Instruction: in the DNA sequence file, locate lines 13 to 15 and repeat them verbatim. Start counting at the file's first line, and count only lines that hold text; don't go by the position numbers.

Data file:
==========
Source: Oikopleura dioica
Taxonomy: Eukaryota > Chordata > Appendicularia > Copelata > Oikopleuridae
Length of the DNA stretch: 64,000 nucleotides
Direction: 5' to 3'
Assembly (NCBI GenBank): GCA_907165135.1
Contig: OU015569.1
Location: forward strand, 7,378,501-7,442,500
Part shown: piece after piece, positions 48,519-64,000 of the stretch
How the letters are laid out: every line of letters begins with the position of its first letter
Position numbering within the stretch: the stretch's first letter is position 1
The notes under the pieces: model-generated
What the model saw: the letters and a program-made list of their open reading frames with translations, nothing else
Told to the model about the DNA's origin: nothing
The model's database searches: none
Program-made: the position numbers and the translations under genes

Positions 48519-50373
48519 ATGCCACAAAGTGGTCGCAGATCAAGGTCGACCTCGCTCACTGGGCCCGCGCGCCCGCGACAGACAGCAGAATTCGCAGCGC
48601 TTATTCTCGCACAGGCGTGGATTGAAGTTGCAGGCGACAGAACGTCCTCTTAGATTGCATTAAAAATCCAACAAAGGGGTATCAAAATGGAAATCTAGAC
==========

Told to the model about the DNA's origin: nothing
The model's database searches: none
Program-made: the position numbers and the translations under genes